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US stocks zigzag on rate cut announcement

©

Latest update : 2008-10-08

US stocks fell, then rose, then fell again after the announcement that interest rates were being cut. European markets closed with heavy losses of between 5% and more than 6%.

US stocks zigzagged on Wednesday after the Federal Reserve joined a global coordinated interest rate cut in an extraordinary bid to ease credit and calm roiling markets.
   
The Dow Jones Industrial Average dropped 146.55 points (1.55 percent) to 9,300.569 around 1507 GMT, after plummeting 149.34 points in the first three minutes of trade and rebounding.
   
The tech-heavy Nasdaq composite index shed 13.10 points (0.75 percent) to 1,741.78 and the Standard & Poor's 500 index fell 11.26 points (1.13 percent) to 984.97.
   
In opening trade, the Nasdaq had lost 1.95 percent and the S&P 500 lost 1.78 percent before they rebounded then fell again.
   
The Dow blue-chip index had slumped 5.11 percent Tuesday, a day after falling below 10,000 for the first time in four years, amid a deepening worldwide financial crisis that has virtually frozen the credit flows economies need to function.
   
The Fed and five other major central banks on Wednesday launched an exceptional joint effort to battle the crisis, slashing interest rates on three continents to bolster battered markets.
   
The Fed, the European Central Bank, the Bank of England and peers in Canada, Sweden and Switzerland lowered key rates by a half percentage point, sending their strongest signal of support since just after the September 11, 2001 terror attacks in the US.
   
The rate cuts were supported by the Bank of Japan. China's central bank said it would lower its main interest rate on one-year loans, its second cut since September 15.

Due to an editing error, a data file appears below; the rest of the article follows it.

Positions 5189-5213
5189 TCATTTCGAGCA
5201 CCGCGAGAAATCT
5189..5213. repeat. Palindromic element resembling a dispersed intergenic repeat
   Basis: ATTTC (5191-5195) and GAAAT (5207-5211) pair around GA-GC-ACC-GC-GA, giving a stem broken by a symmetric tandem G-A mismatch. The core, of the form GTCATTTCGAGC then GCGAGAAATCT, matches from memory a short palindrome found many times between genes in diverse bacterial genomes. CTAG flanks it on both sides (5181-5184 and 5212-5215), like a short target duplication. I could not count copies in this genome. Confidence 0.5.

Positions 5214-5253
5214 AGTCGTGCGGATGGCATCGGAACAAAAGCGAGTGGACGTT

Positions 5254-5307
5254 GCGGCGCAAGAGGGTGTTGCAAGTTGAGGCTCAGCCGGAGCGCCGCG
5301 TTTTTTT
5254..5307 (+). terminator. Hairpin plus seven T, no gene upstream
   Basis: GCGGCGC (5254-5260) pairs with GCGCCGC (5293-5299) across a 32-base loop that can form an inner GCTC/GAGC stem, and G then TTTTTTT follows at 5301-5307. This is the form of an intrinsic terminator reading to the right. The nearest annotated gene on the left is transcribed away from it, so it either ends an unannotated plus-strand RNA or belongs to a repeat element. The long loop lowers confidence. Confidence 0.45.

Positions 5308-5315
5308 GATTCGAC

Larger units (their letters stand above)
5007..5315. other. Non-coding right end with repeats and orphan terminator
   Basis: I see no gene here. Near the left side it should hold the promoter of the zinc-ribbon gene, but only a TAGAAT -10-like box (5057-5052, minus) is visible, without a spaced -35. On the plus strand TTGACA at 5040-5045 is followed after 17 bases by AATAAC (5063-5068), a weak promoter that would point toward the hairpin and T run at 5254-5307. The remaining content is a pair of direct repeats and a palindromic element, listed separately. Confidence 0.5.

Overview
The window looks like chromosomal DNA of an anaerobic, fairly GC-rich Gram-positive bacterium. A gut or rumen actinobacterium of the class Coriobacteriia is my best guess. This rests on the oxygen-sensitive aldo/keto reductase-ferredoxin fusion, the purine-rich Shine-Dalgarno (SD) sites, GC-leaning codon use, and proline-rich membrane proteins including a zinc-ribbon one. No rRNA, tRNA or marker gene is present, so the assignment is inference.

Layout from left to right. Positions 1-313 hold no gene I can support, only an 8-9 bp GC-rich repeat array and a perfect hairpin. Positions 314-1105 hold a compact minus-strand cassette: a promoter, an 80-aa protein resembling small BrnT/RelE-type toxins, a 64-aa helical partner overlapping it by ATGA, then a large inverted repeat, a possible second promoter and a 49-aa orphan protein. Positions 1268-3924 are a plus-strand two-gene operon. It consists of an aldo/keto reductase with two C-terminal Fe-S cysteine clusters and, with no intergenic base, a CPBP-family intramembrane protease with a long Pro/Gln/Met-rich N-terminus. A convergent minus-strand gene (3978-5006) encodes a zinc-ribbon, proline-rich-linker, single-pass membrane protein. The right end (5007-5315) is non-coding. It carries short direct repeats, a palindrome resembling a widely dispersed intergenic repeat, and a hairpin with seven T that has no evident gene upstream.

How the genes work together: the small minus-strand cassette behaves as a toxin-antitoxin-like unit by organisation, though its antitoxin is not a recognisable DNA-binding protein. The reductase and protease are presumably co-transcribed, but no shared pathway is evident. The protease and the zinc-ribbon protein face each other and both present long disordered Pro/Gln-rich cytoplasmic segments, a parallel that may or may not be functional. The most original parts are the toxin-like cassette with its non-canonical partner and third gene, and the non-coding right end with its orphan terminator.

The United States welcomed the concerted action.
   
"It is important and helpful that central banks are working in a coordinated way to deal with stress in the financial system," White House spokesman Tony Fratto said.
   
Trading on Wall Street was volatile as frantic investors digested the rate cut actions.
   
"The big question now is, will the buying interest be sustained or will it be seen as another opportunity to sell into strength, fueled by the thinking that the rate cut still isn't enough to change the market tone?" asked Patrick O'Hare, analyst at Briefing.com.
   
"Regardless of how today plays out, the rate cut is another supportive measure that raises the long-term appeal of equities at these depressed levels. That last point could get washed away in another fear-based trade today," he said.
   
"Ultimately, though, it should be held in trust by investors as a positive move for the economy and the capital markets."
   
Al Goldman at Wachovia Securities noted that confidence was the number-one problem in the market.
   
"This rate cut will not be an overnight cure-all but is a strong positive in the right direction," Goldman said.
   
"The good news is that the healing process has begun," he added.
   
Another factor lifting sentiment came from unexpected good news from the ailing housing sector, the epicenter of the global financial crisis.
   
Pending home sales surged by 7.4 percent in August from July, to their highest level since June 2007, the National Association of Realtors said.
   
Earnings season got underway late Tuesday with results from aluminum giant Alcoa that showed profits cut in half. Shares in Alcoa plunged 17.95 percent to 13.71 dollars.
   
Bank of America, a Dow component, shed 8.62 percent to 21.72. The leading US commercial bank, which announced it would raise 10 billion dollars in capital to shore up its balance sheet, priced the shares at 22 dollars.
   
Monsanto shares rose 5.34 percent to 78.14 after reporting annual net profit above market expectations and an improved outlook to 2012.
   
Bonds rose after falling on Tuesday. The yield on the 10-year US Treasury bond fell to 3.492 percent from 3.506 percent late Tuesday and that on the 30-year bond dropped to 3.995 percent from 4.027 percent. Bond yields and prices move in opposite directions.
 

Date created : 2008-10-08

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